top of page


Will hates doing dishes. His dish week always seeds more anxiety and difficulty. The easy answer is to excuse him from the responsibility. This morning, I almost did. A moment of exhaustion from me. We're allowed to feel that! I took a breath and realized I would do a disservice to Will and his siblings if I recused him from his job while expecting them to continue the same distasteful work during their dish weeks. Every third week, Will is tasked with helping prepare dinner, cleaning up leftovers (if there are any) after dinner, and emptying or loading the dishwasher. Each member of the house is responsible for rinsing their own dishes and putting them into the dirty dishwasher. But if the washer is clean or full, they are instead placed in the sink for the dish person to address. Rory and Mack complain, but get the job addressed easily and quickly. Will belabors it every time. We have had this rotation for more than a year. It isn't new. It isn't unexpected. He moans every time. He struggles more with other parts of life every time. I don't know why dishes are so challenging for him, but they are. However, they are a part of life. He still needs to do his part to help the family. It wouldn't be fair if I took this burden from him and not from his siblings. I would be hurting his future by not requiring the distasteful tasks now. We must all address activities in life that we don't prefer. To remove them from our children's lives when they are young, but expect them to tackle them when they are adults is to teach them dependence and confusion. Several years ago, our first exchange student thanked us for teaching her to cook, clean, do dishes, and laundry. She turned 18 shortly after leaving us, but we sent her into her future with life skills she needed. We intend to do the same for our natural children and other students we welcome to our homes. Every student has left us with life skills they wouldn't have had otherwise. Parents, please require chores of your children. Even when they complain about it and don't do it right all the time. Even when they experience heightened anxiety. Please help them develop the skills now when you are there to catch and teach. Their anxiety will be far worse as adults who don't know how to conquer these mundane tasks.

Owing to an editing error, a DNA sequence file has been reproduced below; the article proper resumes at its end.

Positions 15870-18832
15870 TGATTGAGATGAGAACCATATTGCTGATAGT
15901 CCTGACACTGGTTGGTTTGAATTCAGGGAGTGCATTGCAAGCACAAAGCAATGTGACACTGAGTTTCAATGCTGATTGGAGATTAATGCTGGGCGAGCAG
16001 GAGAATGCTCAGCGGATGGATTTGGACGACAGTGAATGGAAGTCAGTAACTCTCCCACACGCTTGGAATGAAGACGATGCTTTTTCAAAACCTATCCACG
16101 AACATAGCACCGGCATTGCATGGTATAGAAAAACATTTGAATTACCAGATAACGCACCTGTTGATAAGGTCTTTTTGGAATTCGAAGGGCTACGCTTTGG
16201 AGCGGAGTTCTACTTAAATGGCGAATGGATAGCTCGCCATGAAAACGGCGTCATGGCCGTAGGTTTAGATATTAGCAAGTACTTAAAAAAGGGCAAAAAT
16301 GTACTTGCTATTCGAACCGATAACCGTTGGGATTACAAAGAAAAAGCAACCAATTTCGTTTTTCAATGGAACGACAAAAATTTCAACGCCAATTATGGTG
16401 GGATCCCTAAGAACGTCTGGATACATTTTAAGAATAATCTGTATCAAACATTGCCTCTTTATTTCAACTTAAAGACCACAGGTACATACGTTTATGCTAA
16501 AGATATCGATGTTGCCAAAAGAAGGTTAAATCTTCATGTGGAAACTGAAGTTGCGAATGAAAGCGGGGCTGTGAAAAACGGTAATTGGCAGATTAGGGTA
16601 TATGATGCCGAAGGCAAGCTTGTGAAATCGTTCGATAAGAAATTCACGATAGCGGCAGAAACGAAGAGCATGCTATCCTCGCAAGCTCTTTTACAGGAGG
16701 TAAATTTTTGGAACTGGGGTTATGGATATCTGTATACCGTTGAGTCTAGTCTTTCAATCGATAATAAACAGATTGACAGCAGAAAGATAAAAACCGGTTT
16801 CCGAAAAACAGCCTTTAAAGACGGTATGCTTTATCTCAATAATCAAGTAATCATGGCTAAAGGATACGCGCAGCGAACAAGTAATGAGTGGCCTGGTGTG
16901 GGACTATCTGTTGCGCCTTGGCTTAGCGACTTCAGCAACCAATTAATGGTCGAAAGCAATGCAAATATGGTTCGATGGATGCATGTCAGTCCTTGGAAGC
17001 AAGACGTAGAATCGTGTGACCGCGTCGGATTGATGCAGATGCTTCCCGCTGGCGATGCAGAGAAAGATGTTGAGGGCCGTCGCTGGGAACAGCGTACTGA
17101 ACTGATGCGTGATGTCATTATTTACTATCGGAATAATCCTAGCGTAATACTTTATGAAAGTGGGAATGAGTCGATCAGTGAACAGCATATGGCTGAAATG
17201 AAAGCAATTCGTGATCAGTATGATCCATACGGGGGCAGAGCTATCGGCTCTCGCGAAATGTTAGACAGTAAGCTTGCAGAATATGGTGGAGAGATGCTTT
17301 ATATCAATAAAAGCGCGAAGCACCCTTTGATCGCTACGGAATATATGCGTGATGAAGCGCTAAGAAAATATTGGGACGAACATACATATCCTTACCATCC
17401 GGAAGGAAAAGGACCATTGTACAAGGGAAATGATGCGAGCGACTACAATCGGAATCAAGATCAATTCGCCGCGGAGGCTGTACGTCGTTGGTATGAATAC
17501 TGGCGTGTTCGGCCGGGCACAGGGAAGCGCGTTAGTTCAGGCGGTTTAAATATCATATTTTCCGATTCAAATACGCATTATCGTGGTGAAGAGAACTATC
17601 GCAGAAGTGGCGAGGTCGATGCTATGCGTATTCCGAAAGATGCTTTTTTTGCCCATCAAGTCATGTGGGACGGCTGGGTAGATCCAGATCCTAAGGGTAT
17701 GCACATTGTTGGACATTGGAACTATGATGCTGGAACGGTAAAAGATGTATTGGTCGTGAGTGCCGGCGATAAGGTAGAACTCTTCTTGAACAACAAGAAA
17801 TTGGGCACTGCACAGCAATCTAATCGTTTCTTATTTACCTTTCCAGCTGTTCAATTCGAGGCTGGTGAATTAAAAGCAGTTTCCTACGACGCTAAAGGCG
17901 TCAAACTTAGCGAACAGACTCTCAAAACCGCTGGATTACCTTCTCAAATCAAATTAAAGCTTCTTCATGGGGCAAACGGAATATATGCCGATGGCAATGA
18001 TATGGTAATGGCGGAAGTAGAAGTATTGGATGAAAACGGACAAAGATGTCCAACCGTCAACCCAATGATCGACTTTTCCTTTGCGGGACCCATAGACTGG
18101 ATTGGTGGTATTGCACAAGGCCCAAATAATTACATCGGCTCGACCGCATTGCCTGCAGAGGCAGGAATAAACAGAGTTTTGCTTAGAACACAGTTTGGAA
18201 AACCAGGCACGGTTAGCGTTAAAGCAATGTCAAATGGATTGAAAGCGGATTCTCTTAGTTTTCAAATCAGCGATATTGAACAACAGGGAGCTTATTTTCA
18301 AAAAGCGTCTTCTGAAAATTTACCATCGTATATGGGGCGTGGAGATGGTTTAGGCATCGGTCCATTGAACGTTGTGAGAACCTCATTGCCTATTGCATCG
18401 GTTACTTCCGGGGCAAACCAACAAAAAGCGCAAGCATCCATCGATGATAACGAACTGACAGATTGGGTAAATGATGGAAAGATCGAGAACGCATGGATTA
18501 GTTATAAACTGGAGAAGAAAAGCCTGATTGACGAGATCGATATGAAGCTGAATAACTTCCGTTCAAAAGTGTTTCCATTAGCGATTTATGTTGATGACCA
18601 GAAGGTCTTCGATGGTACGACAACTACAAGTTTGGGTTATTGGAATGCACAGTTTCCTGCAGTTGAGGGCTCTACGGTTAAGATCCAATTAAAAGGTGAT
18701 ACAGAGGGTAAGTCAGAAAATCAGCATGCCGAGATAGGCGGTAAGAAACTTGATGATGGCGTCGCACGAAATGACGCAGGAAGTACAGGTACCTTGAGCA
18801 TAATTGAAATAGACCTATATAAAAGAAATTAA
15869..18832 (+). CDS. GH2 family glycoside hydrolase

0 views0 comments

Recent Posts

See All

To take a break, or not? Homeschool edition

Whether you school year-round like we do, or take summers off, the question (or thought) about taking a break from whatever your schedule is will come up. Your kids are resisting more, you're movin

bottom of page